Weight: 5 oz

Comparison: Katadyn Hiker – 15 oz

Hydrapak Seeker Collapsible Water Bottle (3L)

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I love this thing.  It’s lighter than a Camelbak, and you don’t have to sip through those annoying rubber straws.  It’s not rigid like a conventional water bottle, so finding a spot inside (or strapped outside) of an overfull pack is much easier.  The lack of a hose and the wide-mouth design make it much easier to clean and keep sanitary as well.  It’s quieter than a conventional water bottle too, since you can purge out the air to eliminate the ‘sloshing’ when the bottle is less than completely full.  That’s always been one of my pet peeves when trying to slink through the woods as quietly as possible.

Downside?  Like the Camelbak, it’s got that plastic taste.

Weight: 3.3 oz

Comparison: Camelbak 3L reservoir – 8 oz (claimed)

 

Outdoor Research Ultralight Dry Sack (35L)

OR Ultralight Dry Sack 35L lemongrass

How many packs do you have already?  If you’re like me, you’ve got at least one for week-long hunts, and one for day hunts, or maybe one or two that are supposed to be for both but really don’t work for either.  I use these dry sacks to add versatility to my frame pack, and have eliminated the need for a daypack for single day out-and-back hunts.  These are actually pretty damn reasonable for an “ultralight” labeled item, as I’ve actually found them for much less than other conventional dry bags.  For the burden of a couple extra ounces, my Eberlestock Mainframe pack now has the convenience, organization, and protection of a fully waterproof daypack, while still having the frame to haul meat.  Grab a couple different sizes to keep you organized for various hunting trip needs.

Downside? The material for these bags is very thin and could have durability issues, depending on where you hunt and what you’re crawling through in the field.  I’ve used them for several years and haven’t had any problems.

Weight: 3.2 oz

Comparison:  There are tons of dry sacks out there, and typical weights for 35L are around 8-10 oz or more

Black Ovis Lightweight Game Bags

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Although not cheap, they are probably the most reasonable in the lightweight game bag department.  The old standard was the Alaska Game Bag, and I still keep those around back at the truck just in case I need some backups.  The Black Ovis large bag kit comes with four bags, gloves, a lightweight tarp, a roll of flagging tape, and a mesh carry bag.  Pulling out the tarp, gloves, and flagging tape dropped the weight by a few ounces down to 13 oz.  But, bigger than the weight savings are the space savings.  The Alaska Bags are difficult to fit into a gallon-sized ziplock, and the Black Ovis bags are a little larger than a fist.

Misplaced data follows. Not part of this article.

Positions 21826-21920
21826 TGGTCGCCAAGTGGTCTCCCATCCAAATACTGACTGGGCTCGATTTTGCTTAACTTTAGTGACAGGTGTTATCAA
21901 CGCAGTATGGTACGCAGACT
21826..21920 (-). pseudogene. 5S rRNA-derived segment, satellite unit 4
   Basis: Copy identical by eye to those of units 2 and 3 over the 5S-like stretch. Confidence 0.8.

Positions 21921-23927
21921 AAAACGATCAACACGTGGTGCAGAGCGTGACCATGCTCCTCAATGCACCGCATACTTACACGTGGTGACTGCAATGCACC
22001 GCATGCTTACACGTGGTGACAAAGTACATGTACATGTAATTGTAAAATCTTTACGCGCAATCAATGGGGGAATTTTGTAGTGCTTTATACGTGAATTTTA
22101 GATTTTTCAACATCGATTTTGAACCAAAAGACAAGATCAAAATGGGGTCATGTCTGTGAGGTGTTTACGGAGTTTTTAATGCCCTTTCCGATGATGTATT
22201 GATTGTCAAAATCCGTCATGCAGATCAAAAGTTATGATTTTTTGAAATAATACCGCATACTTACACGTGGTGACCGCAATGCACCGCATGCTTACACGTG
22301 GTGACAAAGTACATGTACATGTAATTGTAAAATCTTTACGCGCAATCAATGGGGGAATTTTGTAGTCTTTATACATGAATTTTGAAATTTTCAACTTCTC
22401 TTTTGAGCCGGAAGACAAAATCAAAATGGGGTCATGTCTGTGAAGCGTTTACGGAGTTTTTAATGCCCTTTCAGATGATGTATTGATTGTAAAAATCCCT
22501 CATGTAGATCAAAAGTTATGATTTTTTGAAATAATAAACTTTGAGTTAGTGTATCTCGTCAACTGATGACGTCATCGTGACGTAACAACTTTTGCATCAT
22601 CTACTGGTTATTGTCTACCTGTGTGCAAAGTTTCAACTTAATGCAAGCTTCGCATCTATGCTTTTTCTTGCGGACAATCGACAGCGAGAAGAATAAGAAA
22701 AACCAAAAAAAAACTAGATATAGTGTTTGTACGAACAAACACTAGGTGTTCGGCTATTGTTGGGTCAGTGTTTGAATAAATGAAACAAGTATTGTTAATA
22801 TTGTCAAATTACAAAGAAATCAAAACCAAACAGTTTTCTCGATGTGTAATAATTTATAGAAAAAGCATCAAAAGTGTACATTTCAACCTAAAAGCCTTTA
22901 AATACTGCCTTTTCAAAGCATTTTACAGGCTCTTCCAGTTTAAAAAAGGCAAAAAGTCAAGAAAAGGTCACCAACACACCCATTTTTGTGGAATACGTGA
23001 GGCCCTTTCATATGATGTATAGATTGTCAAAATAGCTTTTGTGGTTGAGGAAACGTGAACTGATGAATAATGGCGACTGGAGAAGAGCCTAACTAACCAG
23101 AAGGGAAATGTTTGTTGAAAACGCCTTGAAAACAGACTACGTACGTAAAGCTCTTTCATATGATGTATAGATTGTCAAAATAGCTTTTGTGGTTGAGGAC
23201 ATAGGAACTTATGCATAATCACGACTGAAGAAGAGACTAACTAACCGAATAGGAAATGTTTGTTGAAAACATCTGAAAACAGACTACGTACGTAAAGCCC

Downside?  I haven’t found any issues with them yet.

Weight: 13 oz

Comparison: Alaska Game Bags – 1 lb 8 oz

Nemo Fillo Elite Pillow: 2.8 oz

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This is a real pillow.  I have decided a pillow is a luxury that I will not forego.  I used to use the Thermarest compressible pillow, but that thing really doesn’t compress down very well, and it takes up too much valuable pack space (but it’s comfortable).  The Nemo pillow is smaller than a baseball when in its stuff sack.  It’s inflatable and has a soft, comfortable fabric surface.  Ignore the countless lightweight pillows out there on Amazon for $15.  Those feel like an old inflatable pool toy, and you would probably be more comfortable resting your head on a balled-up sweatshirt.

Downside? None found yet.

Weight: 2.8 oz

Comparison: Not using a pillow is always an option that many hunters are happy with, but I wouldn’t recommend it.  Hunting is hard and strenuous, take care of your neck.

Crystal Geyser Bottled Water (or similar) (16 fl oz): 0.4 oz

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This has got to be my ultimate cheapo-yuppy-ultralight-dummy tip. The typical bottled water packaging for brands such as Crystal Geyser, Arrowhead, or any generic store water is incredibly light, since it’s supposed to be disposable, duh.  For dayhunts where I won’t need more than a couple liters, I just pack a few of these.  They can be squashed down to purge any air from the bottle too, eliminating the annoying ‘slosh’ mentioned above.

Downside?  You’re constantly buying bottled water, even though you know tap water is fine.

Weight: 0.4 oz

Comparison – Nalgene (32 fl oz): 6 oz (I used the 32 fl oz Nalgene because it is more common, even though it’s twice the volume of the disposable bottle)